Having a DC motor datasheet where the manufacturer normally provide current consumption and speed Torque for No_load and "Locked rotor".

DC motor curve for FA-130RA-2270

I have found 3 different ways to calculate the motor current consumption at no load.

Which one is more correct?

Some definitions:

  • I0 = Current consumption no load.
  • I0T = Current consumption no load. At a diferent temperature
  • Is = Current consumption Stall.
  • W0 = Speed no load.
  • W0T = Speed no load. At a diferent temperature
  • K = Motor constant
  • KT = Motor constant. At a diferent temperature
  • V = Voltage applied to the mottor.
  • VT = Voltage applied to the mottor. "At a different temperature" (At diferent conditions of the voltage defined in the datasheet)

Case1. Consider it does not change with the temperature. This looks really wrong, but I have seen examples, as this one

Case2. Somehow consider that the product No load current and no load speed remains constant over temperature.

$$I0_T=I0*\frac{W0}{W0_T}$$ In that case, W0T was calculated as: $$W0_T=W0*\frac{K}{K_T}*\frac{V_T}{V} $$

Case3. Consider that I0 is caused by a friction torque MF which does not change with the temperature and can be defined as: $$M_F=K*I0$$ So at the new temperature $$M_F=K_T*I0_T $$ In that case, W0T was calculated as: $$V_T=Rm_T*I0_T+W0_T*K_T$$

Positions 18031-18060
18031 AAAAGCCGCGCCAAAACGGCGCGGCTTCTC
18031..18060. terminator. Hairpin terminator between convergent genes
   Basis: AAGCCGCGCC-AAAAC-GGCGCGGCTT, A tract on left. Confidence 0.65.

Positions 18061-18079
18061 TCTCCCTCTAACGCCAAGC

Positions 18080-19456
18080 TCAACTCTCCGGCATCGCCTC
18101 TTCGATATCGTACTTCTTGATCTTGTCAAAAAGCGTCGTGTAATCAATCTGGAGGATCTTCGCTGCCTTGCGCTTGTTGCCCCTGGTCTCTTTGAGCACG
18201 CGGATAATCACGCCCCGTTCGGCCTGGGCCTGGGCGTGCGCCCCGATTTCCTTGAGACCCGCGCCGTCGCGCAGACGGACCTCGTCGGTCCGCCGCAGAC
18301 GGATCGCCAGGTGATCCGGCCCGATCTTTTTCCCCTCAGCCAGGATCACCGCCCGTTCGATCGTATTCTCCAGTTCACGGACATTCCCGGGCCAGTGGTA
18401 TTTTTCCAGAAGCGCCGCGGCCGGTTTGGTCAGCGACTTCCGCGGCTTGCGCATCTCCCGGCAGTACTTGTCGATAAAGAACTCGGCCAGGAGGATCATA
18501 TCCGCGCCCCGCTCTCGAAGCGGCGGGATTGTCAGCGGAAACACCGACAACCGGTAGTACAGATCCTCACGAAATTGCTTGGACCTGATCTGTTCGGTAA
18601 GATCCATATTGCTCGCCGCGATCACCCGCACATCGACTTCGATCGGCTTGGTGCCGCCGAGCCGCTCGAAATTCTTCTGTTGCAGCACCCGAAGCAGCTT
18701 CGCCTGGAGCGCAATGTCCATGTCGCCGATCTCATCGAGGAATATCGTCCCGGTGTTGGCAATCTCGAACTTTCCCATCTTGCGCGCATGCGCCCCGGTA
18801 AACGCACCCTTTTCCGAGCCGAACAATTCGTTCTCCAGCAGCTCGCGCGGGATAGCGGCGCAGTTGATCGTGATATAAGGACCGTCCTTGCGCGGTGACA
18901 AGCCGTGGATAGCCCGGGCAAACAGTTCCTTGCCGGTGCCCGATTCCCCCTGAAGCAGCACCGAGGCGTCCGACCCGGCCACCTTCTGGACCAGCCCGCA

simulate this circuit – Schematic created using CircuitLab


  • \$\begingroup\$ In case 3, why did you add in voltage and speed? All you have to do is solve the first eqation for Iot: Iot = Mf/Kt \$\endgroup\$
    – user57037
    Commented Sep 30, 2018 at 7:27
  • \$\begingroup\$ I would change subscripts for your symbols: use \vartheta for temperature, Change W to \Omega, change K to Kt or Ke (whichever you meant), I0_T can be represented as I_{0 \vartheta} \$\endgroup\$ Commented Sep 30, 2018 at 8:35

1 Answer 1


The link in case 1 is pretty thorough - and includes the note that a true thermal model of a motor isn't that simple. There are three three losses in motors considered mechanical - iron losses (in the armature core), friction losses (bearings and brushes) and windage. These subtract from the electrical torque generated by the motor - to zero in the case of no load operation, obviously. Iron losses are fairy invariant with temperature, windage falls with temperature, but is probably negligible on a small motor - unless it has a shaft-mounted fan, and the bearing friction will also fall with temperature. Brushes are far from predictable, and their coefficient of friction can vary widely with temperature and surface condition of the commutator. Complicating all that is the temperature coefficient of the magnets. Most materials will reduce strength with temperature, and this affects the Kt value noticeably - so more current will be needed to generate the same loss torque. So will the no-load current rise or fall with temperature? That will all depend on the balance of the losses.


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